Taking place over the course of one fraught day, Totém immerses the audience in the world of seven-year-old Sol, as her family prepares for the birthday party of her father, Tona, who is terminally ill. Far from the pristine, sanitized setting of Lila Avilés’ first film – the highly acclaimed 2018 The Chambermaid – Totém revels in the messy, chaotic minutiae of everyday family life.
The film feels much more personal to the director than The Chambermaid did and Avilés has mentioned that it was influenced both by her own childhood and by becoming a mother at a young age, understanding these different nuances of youth. Diego Tenorio’s hazy and warmly lit cinematography adopts a childlike perspective reminiscent of Carla Simón’s Summer 1993. We see fragments of the world in small corners, from beneath tables and within pillow forts. Like Sol, the audience is never allowed to see the whole picture. We piece things together at the same time as Sol, as she comes to terms with the difficult, heart-wrenching truth of her father’s condition.
In the final stages of his illness, this party may be Tona’s last. Quiet, tense scenes of him and his caregiver punctuate the otherwise loud and chaotic frenzy of the house. But while the film acknowledges the messy and all-too-human reality of Tona’s condition, it does not linger in the tragedy of his illness. Rather, it finds joy in the coming together of his family, friends and loved ones to celebrate his life.
With Totém, the macro meets the micro: while it takes place over the course of a single day in the microcosm of the family flat, the themes that emerge concern the wider universe. Intimate familial relationships are interwoven with wider questions of class, cosmology and mortality. While not directly investigating class as Avilés did in The Chambermaid – which highlights the disparities between maids working in a luxury hotel and the clients –, the theme of social and class dynamics crops up again in Totém. Cruz, the nurse who looks after Tona, is a quiet, calming presence amongst the chaos, portrayed as somewhat of a backbone to the family. In spite of this, while Tona’s sister spends money on frivolities and extravagances for the party, Cruz has not been paid for over two weeks. Once again, the film raises the question of who bears the responsibility of care in Mexican society, and how this interacts with socioeconomic status.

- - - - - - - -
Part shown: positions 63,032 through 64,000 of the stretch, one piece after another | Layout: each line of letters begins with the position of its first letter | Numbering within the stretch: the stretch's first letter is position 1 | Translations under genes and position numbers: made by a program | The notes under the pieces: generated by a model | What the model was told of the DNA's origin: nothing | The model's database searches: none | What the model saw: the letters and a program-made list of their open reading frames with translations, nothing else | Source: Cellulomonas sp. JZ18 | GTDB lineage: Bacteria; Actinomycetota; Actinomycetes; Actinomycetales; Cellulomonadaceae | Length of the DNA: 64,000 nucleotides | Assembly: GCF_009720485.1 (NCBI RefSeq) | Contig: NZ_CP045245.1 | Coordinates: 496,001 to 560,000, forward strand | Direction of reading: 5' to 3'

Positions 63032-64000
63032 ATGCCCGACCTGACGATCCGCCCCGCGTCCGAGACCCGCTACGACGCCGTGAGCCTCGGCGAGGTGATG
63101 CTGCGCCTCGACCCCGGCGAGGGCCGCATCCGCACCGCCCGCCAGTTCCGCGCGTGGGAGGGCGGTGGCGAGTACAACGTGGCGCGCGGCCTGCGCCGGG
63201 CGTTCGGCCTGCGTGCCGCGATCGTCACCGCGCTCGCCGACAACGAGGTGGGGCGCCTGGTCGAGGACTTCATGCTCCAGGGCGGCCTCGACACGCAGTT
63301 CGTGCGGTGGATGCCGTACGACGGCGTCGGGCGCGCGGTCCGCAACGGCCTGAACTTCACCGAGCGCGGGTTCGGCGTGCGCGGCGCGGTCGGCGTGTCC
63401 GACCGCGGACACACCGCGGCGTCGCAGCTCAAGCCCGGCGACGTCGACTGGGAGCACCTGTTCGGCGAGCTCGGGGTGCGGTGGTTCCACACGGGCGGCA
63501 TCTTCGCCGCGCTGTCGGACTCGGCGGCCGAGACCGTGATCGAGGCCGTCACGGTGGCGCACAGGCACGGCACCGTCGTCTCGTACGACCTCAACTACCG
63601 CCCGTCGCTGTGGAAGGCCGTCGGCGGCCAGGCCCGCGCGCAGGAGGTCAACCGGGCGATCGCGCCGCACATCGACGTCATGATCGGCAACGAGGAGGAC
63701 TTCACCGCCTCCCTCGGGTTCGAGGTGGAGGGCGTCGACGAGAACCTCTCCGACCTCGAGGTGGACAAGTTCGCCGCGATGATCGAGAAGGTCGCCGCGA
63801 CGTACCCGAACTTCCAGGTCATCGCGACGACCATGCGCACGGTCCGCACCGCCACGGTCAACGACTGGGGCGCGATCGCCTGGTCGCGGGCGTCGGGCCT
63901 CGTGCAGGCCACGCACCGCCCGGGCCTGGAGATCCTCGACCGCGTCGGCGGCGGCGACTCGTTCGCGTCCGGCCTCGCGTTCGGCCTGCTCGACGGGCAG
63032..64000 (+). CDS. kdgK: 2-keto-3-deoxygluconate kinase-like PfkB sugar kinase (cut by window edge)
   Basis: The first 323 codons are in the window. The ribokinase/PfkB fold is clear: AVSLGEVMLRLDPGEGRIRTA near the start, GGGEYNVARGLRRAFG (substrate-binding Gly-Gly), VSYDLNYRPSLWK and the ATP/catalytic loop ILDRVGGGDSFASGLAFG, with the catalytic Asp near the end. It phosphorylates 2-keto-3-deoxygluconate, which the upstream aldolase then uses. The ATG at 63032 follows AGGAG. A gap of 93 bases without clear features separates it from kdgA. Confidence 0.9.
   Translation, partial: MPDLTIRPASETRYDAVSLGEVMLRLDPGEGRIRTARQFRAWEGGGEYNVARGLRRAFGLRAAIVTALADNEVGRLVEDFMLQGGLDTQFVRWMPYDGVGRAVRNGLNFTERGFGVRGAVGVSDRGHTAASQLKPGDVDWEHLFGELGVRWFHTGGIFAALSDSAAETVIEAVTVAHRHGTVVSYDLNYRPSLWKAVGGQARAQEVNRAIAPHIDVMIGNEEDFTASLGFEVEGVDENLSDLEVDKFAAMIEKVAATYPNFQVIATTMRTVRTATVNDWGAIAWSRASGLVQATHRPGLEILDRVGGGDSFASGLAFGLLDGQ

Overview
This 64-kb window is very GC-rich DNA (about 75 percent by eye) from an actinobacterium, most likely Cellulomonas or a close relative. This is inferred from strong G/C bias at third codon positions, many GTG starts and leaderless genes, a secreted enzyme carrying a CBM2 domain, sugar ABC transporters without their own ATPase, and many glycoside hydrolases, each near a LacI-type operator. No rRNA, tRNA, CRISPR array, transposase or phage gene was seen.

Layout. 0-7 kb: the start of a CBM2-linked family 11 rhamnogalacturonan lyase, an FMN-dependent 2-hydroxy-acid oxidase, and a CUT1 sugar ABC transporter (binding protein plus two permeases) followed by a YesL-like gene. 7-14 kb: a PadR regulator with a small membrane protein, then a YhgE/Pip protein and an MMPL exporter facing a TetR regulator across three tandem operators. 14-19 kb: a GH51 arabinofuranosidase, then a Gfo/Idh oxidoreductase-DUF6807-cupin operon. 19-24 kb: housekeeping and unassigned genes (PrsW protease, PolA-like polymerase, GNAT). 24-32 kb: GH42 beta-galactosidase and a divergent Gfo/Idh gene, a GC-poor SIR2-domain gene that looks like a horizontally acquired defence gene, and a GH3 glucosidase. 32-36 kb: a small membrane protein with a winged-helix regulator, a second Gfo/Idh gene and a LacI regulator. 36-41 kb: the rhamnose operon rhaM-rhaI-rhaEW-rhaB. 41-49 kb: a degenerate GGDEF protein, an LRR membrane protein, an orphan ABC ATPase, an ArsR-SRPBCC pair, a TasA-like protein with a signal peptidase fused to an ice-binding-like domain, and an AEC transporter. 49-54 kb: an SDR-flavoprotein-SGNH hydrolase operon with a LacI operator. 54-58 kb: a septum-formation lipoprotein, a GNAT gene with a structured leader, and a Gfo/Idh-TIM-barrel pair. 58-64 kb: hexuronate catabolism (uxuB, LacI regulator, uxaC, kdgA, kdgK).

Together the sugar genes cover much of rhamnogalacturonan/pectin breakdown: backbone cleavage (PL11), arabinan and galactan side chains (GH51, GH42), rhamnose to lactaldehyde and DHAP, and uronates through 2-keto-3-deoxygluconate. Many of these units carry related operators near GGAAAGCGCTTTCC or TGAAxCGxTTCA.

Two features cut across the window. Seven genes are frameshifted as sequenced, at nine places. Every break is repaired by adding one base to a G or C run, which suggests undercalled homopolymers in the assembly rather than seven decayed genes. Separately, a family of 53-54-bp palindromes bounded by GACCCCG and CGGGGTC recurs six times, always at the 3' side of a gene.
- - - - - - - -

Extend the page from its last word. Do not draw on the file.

In a recent interview with Cineuropa, Avilés said that: ‘to think about death is to think about life.’ Indeed, despite the shadow of death that underpins the film, Totém is full of vitality. While its characters can be messy, drunk, and selfish, they are also brimming with life, warmth, and above all, love for each other. And one of the most engaging things about the film is Avilés’ characterisation: these fully-fleshed characters are embodied wonderfully by the cast, who were chosen in part by The Chambermaid’s lead actress and Avilés’ longtime collaborator, Gabriela Cartol. Newcomer Naima Senties, who plays Sol, particularly stands out.
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This sense of vitality underpinning the film is also reflected in Sol’s relationship to nature. A naturally curious, and inquisitive child, she seeks comfort in animals, whether it be snails, goldfish or crickets. These moments of connection with animals, shot with a slow, lingering camera, provide brief respite from the frenzy of the party preparations.
Totem is a beautifully layered and cinematic film. And while there is a profound melancholy that underpins the story, through Aviles masterful direction and fully-fleshed characters, it’s a film that above all, brims with light and life.
Totem has been selected as the Mexican entry for Best International Feature Film at the 96th Academy Awards. It is released in UK cinemas by New Wave Films on 1st December.